Another major factor contributing to the growth of the Campaign is the decision not to identify priorities. In the beginning there was much discussion on which laws to identify as priorities or whether we should pick certain laws to address over others. In the end, the founders of the Campaign decided that identification of priorities and "most important" laws needing reform, by a group of approximately 60 women, living in Tehran, the Capital of Iran, who are all educated and come from middle class backgrounds, would not necessarily be representative of the needs and priorities of all Iranian women. If in fact we believe that the need to change and reform discriminatory laws is broadly felt by Iranian women as whole, then this small group must not take it upon themselves to identify priorities. Instead we should allow those who sign the petition to identify their own priorities. As such, in the petition form we provided the option for each person who signs to identify their own priorities with respect to laws that they felt should be reformed by legislators first.

As such, it was not the demands put forth by the One Million Signatures Campaign that allowed it to grow so broadly, because these demands have been expressed by Iranian women since the Constitutional Revolution in 1906. This time, however, it was the strategies employed by the Campaign that allowed for it to move into new circles and penetrate the grassroots. These include: the different approaches taken toward expressing our demands, or the face-to-face educational strategy; active recruitment of new activists to the Campaign; training provided to new activists joining our effort; and the participatory and horizontal approach to management of the Campaign and implementation of its goals.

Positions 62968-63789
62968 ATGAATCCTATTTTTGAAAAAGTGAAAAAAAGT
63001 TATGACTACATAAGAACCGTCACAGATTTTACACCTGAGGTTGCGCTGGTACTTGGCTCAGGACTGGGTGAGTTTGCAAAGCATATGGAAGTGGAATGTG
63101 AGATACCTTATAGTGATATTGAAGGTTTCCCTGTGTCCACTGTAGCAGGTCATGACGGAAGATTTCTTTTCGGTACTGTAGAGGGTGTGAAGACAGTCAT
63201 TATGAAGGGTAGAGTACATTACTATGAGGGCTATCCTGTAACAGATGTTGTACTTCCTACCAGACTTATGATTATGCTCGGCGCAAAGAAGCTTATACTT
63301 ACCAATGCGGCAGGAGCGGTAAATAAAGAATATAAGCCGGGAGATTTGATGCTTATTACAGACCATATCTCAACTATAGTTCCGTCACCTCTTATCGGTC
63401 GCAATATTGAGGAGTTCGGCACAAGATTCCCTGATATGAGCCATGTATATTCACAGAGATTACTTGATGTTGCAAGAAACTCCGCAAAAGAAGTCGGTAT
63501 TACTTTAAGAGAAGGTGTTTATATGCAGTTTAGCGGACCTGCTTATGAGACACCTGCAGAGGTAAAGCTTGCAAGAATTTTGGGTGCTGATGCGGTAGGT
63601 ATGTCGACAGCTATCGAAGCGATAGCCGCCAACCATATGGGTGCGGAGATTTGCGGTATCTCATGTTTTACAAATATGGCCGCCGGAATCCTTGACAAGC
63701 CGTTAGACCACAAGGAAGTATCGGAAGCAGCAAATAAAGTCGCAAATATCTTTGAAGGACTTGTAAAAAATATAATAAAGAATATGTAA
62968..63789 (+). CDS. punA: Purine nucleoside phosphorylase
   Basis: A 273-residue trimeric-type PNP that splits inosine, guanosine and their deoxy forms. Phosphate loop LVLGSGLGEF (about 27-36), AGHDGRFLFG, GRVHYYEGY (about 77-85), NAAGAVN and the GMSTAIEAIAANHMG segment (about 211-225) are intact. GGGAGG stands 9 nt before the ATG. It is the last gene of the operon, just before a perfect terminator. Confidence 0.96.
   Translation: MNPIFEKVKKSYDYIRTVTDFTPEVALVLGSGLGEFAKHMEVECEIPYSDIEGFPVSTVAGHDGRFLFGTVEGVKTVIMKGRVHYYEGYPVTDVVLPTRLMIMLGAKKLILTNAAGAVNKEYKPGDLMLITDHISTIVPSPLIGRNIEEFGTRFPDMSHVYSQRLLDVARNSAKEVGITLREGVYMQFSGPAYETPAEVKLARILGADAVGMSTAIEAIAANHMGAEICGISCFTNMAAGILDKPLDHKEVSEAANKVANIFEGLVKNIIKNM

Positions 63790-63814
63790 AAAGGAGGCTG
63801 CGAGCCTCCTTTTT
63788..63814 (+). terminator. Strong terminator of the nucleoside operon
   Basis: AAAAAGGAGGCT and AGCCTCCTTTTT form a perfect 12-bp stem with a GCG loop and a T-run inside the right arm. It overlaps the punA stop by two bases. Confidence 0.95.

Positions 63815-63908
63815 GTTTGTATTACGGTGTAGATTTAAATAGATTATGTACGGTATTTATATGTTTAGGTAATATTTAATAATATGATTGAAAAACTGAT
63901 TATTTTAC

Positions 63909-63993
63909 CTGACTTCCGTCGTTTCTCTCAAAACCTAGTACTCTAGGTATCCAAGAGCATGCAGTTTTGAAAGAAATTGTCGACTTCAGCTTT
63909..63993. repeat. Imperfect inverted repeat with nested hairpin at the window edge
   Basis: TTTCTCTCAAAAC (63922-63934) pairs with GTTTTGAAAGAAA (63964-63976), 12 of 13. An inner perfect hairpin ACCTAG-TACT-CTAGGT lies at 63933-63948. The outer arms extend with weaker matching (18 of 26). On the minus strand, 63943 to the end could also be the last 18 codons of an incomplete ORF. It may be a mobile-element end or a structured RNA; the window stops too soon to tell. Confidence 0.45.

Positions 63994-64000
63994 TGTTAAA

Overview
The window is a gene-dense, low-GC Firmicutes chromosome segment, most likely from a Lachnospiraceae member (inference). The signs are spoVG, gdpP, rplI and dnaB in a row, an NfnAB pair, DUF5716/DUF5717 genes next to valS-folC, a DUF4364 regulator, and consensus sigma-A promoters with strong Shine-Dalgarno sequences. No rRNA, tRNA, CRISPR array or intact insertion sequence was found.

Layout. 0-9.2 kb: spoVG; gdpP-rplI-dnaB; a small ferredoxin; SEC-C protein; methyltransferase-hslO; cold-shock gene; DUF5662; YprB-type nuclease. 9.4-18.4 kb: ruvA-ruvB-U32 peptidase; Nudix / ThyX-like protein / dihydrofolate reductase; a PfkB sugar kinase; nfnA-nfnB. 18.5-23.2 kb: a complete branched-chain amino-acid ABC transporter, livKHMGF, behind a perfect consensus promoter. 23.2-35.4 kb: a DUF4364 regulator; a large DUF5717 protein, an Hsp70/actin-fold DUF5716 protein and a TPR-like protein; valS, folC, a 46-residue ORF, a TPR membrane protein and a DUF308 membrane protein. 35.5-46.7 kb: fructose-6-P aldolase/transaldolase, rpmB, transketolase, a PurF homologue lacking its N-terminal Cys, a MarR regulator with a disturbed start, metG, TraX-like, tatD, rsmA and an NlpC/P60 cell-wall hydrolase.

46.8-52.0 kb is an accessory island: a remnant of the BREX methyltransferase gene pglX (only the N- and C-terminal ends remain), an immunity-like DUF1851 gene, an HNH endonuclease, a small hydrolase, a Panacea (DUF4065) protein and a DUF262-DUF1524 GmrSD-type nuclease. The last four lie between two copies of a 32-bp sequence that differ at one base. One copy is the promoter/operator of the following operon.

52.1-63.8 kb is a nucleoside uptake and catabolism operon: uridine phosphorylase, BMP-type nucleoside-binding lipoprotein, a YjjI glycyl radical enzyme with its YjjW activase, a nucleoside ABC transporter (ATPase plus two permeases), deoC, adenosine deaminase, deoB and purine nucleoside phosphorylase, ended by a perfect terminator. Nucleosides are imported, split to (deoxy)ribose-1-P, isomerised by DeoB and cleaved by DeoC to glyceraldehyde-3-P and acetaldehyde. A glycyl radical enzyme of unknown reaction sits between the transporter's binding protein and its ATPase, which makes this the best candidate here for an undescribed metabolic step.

By relying on these same strategies, activists are provided an opportunity to introduce the Campaign to women who are struggling on a daily basis with the impact of discriminatory laws on their lives. All public spaces are utilized by activists to reach out to a broader audience, including busses, the streets, universities, prayer meetings and family gatherings and parties. Despite the success of these strategies, we need to keep in mind that still there is a need to address theoretical issues related to the Campaign and the women’s movement. We need to take advantage of the knowledge and expertise of intellectuals and scholars within the women’s movement, with a view toward addressing challenges and shortcomings within the Campaign. The Campaign can thrive only when it relies on the power of the people who struggle for equality, but it must while also rely on the insights of scholars to assist in analyzing its strengths and developing new strategies and approaches designed to achieve goals.

This article was presented in the first public meeting of Campaign activists and then subsequently published in Farsi on Zanestan, the webzine of the Women’s Cultural Center.